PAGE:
Sleeves:  Using one needle and two balls of yarn, cast on two sets of 26 stitches.  You will work both sleeves at one time, using one ball of yarn for each sleeve.  Begin with six rows of seed stitch, then change to stockinette stitch and continue until sleeves measure 6.5 inches long.  Work three more rows in seed stitch, then bind off both sleeves. 

Finishing:  Block all pieces.  Sew shoulder seams.  Mark center of each sleeve at top and match it up to shoulder seam, pinning remainder of sleeve in place on front and back.  Stitch sleeve to front and back.   Sew from wrist to underarm to bottom of sweater on either side (sleeeve seam and side seam).  Weave in loose ends and trim.  Sew large button securely to top of left button band, just inside the edge.  Using crochet hook, chain a loop on top edge of right button band in position to hold button. 

Knit happy!


coral baby sweater

i said that i had a coral baby sweater on the needles.  all the pieces are done, and it looks like this:


oh yeah, forgot to say that the pieces aren’t sewn together yet.  they are blocking.  a close-up:


it has an asymmetrical front with a seed stitch button band on the right side of the chest, and seed stitch trim at the neck, sleeves and bottom.

i will post the free pattern tomorrow.  meanwhile, i’m making a matching hat. 


Essie’s Cable Brim Hat: A Year-End Freebie

What I did this year:

1.  Got out of the house.  I stopped hibernating and went to knitting group, family get-togethers, my daughter’s place, the grocery store.  Nothing remarkable to you, but a definite increase in activity, especially the last quarter of the year. 

2.  Renewed some acquaintances.  Got in touch with some old friends and made more effort with my neighbors. 

3.  Made some decisions about my store.  Decided to treat it more seriously, and to open the children’s store.  Started more intense marketing, including carrying some finished products around with me to show off.

4.  Started to deal with my weight.  Joined Weight Watchers two weeks ago.  Increased my activity at home to an average of 40 minutes per day.  Lost seven pounds in the first two weeks. 

5.  Realized that I had been making decisions like a dying person.  This led to some major changes in how I handle finances.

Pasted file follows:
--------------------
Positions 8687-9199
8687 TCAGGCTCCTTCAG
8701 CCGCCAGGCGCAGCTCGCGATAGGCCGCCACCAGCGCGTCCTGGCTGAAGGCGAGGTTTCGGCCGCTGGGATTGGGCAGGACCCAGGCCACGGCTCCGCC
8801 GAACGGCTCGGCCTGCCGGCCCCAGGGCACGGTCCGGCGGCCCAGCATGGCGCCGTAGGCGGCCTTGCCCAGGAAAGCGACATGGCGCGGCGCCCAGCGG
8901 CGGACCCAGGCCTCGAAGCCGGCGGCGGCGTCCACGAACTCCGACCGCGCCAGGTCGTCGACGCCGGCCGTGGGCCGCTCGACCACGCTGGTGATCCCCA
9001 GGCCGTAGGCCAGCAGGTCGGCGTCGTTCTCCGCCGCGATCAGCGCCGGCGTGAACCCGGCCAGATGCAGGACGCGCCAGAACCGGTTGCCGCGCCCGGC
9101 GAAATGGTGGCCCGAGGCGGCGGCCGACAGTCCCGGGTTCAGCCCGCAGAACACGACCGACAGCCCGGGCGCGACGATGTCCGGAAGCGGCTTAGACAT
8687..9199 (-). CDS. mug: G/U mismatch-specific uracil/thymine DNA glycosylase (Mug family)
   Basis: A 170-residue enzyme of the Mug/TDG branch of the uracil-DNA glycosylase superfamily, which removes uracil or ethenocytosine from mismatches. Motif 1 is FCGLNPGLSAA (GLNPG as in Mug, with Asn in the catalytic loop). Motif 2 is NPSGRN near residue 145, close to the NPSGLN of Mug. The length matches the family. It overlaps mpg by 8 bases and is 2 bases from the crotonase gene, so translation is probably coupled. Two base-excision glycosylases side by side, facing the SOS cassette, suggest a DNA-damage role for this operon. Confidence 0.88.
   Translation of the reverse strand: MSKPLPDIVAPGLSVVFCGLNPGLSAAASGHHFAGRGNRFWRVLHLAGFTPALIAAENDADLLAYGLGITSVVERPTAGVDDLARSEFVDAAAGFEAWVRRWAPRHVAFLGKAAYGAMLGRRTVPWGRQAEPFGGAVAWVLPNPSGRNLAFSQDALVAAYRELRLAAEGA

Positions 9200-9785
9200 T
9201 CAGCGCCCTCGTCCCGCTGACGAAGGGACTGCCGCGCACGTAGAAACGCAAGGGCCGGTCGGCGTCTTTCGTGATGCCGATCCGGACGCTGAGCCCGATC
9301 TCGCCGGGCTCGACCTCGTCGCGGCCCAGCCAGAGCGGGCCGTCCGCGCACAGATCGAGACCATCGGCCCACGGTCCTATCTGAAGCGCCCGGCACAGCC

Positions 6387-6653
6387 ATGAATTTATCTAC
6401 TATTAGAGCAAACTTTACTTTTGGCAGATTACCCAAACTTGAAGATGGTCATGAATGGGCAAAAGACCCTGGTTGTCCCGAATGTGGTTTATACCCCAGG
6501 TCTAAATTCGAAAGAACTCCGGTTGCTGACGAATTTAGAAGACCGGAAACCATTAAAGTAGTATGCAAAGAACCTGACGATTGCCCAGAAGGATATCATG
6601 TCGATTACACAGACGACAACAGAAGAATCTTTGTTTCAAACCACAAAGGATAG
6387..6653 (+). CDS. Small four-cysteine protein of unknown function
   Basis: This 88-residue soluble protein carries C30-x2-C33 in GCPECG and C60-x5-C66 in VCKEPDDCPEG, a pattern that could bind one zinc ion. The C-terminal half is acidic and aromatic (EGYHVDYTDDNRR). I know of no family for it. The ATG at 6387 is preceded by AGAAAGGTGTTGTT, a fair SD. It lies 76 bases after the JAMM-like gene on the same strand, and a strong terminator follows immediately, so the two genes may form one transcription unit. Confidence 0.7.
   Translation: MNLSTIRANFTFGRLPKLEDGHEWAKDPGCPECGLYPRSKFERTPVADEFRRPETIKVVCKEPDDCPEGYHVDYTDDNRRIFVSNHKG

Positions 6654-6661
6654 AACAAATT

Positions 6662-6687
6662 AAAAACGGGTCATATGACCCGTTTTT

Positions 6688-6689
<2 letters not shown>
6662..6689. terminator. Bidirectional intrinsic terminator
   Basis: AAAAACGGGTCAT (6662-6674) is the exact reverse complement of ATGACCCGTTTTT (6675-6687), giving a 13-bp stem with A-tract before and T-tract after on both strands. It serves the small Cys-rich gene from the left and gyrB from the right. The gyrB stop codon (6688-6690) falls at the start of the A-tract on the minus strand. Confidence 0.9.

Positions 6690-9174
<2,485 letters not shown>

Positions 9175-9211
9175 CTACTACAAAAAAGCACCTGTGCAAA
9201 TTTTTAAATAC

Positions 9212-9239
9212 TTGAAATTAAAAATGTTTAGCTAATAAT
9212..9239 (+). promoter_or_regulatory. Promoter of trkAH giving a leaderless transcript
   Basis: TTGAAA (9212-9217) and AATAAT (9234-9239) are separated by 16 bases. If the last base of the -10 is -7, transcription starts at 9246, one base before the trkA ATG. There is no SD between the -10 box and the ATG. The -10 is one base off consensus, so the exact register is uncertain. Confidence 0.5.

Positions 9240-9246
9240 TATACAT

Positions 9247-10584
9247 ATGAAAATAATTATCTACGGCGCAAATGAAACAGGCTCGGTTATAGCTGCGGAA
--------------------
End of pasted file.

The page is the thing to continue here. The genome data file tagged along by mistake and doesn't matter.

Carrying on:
6.  Decided to put my house on the market.  It’s that or take in boarders.  I don’t want stranger-boarders.  I’m too picky. 

7.  Cut off my hair.  Who needs hair?  Seriously, we hang on to dead hair like the person underneath isn’t beautiful in their own right. 

8.  Put extra effort into continuing education.  Got my 20 hours and then some, in areas that are important to me. 

9.  Took a different approach to pain control.  Pain limits activity, thus I need to take at least enough medicine to get me moving every day.

10.  Started cleaning out the clutter.  Even sent boxes of books to the secondhand bookstore.  Not that there isn’t enough stuff left to fill an eighteen-wheeler.

11.  Got more serious about herbal medicine.  See 12/24/2008 post.

12.  What?  I need more?  Hell, I was busy!


Aside from taking stock of my year (which took all of five minutes) I am knitting today.  (I know that comes as an immense surprise.)  I’m halfway through a pink lace scarf in my favorite Breeze (the cashmere and silk wonder that Karabella is discontinuing in spite of my objections). 


I’m more than halfway through a cabled hat in Blue Sky Alpaca organic, undyed cotton.  I was thumbing through a cable book today and saw something similar, only with a narrower band and plain top.  Of course, I’m obsessed enough that my top has to have teeny cables all around it, too.  When I put buttons on it, it will be a fashion statement.  I actually knitted in buttonholes so it will have a functional tab. 


My cousin’s black cashmere mittens aren’t done.  I let them rest while I waited for my portable craft light (Mighty Bright, $13 at to be delivered.  My eyes really needed the help. 


Joining the etsyknitters team has opened my eyes to some of the devious things people do to make their shops more successful.  Boo.  My experience has been that most knitters are wonderful, honest people.  I can’t get focused on the bad and ugly.  In that vein, I will now tell you how I made the cable hat.  This is a “how to”, not a pattern.  It will work for pretty much any button-banded hat. 

1.  Decide what design you want on the band.  Since you’re going to the trouble of making a band, instead of just knitting in the round from the forehead up, make it count.  It should be a design that lends itself to vertical display, like cables or ribbing or other vertical stitchwork.  It can be like the random-brim hat.   

2.  Cast on enough stitches for the width of the band.  In the case of the cabled hat, I used a chunky yarn and size 8 needles and loosely cast on 18 stitches:  4 each for the cables (8), 2 for each purl section surrounding and between the cables (6), and 2 each for the knit stitch bands at top and bottom (4).